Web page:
Honks rang out every few minutes Tuesday afternoon in support as drivers along Front Street read the signs protesting the city council’s recent decision to cut benefits for city employees.
The protesters are angry about a recent vote taken by city council members to cut major health care subsidies for retirees and spouses of city employees, which was previously reported in the Flyer.
Crowds of firefighters, police officers, retirees, and supporters stood in front and behind the building holding signs, some asking Memphians to wake up and others calling out Mayor A C Wharton and city council members.
Joe Norman, the vice president of the Memphis Firefighters Association, said the protest was about hope and educating city council members about what those cuts actually meant.
“We have folks who have given their bodies protecting the citizens of Memphis who are no longer able to do the job and didn’t want to retire but are forced to,” he said. “They have these injuries that have disabled them, and now the insurance that they have to use to treat their line-of-duty injuries is being priced out of their [income] range.”
And that’s not even including the spouses and families of those affected, Norman said.
“A secondary impact is what’s going to happen to the employees that are now on the job. The message has been sent to them that your public safety officers, your police officers, your firefighters are going to be forced into working until they’re senior citizens. You’re going to have an aging force.”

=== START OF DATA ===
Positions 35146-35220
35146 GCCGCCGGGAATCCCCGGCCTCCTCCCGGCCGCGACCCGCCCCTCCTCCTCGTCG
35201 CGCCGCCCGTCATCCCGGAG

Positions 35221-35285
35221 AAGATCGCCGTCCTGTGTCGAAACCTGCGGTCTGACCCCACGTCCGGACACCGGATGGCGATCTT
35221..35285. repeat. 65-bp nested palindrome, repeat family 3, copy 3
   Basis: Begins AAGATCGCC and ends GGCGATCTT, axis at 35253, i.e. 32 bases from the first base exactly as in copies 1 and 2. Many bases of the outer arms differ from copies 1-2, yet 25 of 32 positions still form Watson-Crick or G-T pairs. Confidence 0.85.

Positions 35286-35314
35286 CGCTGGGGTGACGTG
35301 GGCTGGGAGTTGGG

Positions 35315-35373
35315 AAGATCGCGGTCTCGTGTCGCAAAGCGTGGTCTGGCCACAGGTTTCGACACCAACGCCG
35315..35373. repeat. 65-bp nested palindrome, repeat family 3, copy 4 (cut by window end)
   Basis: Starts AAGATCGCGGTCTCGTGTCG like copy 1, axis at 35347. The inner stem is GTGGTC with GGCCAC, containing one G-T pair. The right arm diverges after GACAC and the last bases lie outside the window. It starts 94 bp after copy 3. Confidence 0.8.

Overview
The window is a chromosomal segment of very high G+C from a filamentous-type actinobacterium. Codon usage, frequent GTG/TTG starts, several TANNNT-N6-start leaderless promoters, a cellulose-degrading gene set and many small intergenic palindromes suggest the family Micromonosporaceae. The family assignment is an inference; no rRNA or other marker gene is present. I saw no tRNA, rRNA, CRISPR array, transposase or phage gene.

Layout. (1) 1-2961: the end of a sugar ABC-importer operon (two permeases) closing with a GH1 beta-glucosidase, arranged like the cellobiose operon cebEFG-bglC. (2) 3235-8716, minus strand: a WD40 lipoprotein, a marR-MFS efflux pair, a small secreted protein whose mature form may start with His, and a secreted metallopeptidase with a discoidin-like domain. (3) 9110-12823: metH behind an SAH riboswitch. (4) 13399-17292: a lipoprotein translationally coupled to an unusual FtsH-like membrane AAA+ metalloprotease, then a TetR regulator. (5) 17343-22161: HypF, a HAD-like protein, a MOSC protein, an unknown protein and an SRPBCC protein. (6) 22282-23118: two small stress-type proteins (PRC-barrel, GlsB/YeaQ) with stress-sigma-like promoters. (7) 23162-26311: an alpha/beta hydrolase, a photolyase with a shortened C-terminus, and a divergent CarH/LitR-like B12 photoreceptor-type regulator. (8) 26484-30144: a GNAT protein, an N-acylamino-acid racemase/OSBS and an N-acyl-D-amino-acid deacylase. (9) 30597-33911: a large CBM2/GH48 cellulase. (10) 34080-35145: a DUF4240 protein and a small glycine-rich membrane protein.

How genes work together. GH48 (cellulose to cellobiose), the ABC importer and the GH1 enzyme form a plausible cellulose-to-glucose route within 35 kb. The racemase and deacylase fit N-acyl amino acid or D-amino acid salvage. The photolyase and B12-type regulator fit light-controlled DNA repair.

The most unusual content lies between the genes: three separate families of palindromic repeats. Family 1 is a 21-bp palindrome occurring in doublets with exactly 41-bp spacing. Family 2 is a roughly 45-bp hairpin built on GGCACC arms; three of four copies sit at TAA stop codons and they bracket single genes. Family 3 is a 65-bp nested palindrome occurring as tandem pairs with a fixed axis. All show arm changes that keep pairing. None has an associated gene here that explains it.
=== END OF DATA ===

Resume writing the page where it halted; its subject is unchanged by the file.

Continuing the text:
According to Norman, the cut to benefits has “crippled” those who have been employed in public safety for many years, and for those who are still on the job, it might lead to those working until retirement age.
“The message that we’re getting from the council and the mayor is that their biggest priority is capital improvement projects,” Norman said. “I can’t think of one capital improvement project that they haven’t liked. The kick in the teeth was they cut all the retirees’ health care benefits Tuesday night and the next morning, they’re giving $66 million to the Raleigh Springs Mall.”
The Greater Memphis Chamber has also taken a stand for the mayor’s plan, according to the union.
“[The chamber] keeps telling us the benefits are unsustainable,” he said. “They can’t tell us why. They have no math to back it up. They’re just like a broken record. It’s one of these issues where if you tell a lie enough times, everyone starts to believe it. You can tell from the crowd today that we’re not falling for it and the citizens don’t fall for it either. These benefits are not unsustainable. The pension’s been in effect since 1948. It’s got more money in it today than it did in 2008, prior to the recession.”
Norman says the city also refuses to compromise.
“If you spend any time in front of the city administration, it’s easier to nail a piece of Jell-O to the wall than get an answer that you understand,” he said.
Lydia Verret is the wife of a firefighter who has been working with the department for 22 years. To her, the city council vote felt “like a slap in the face,” she said.
“He’s supposed to retire in three years, and our health insurance is going to go up to $1,800. So we’re going to have to pay either our house note or our health insurance,” Verret said. “It’s unacceptable. He’s not a regular guy. He doesn’t have a ‘regular-guy job.’ That’s the least they could do. That’s what they promised. We planned our entire life on this and now they’ve lied.”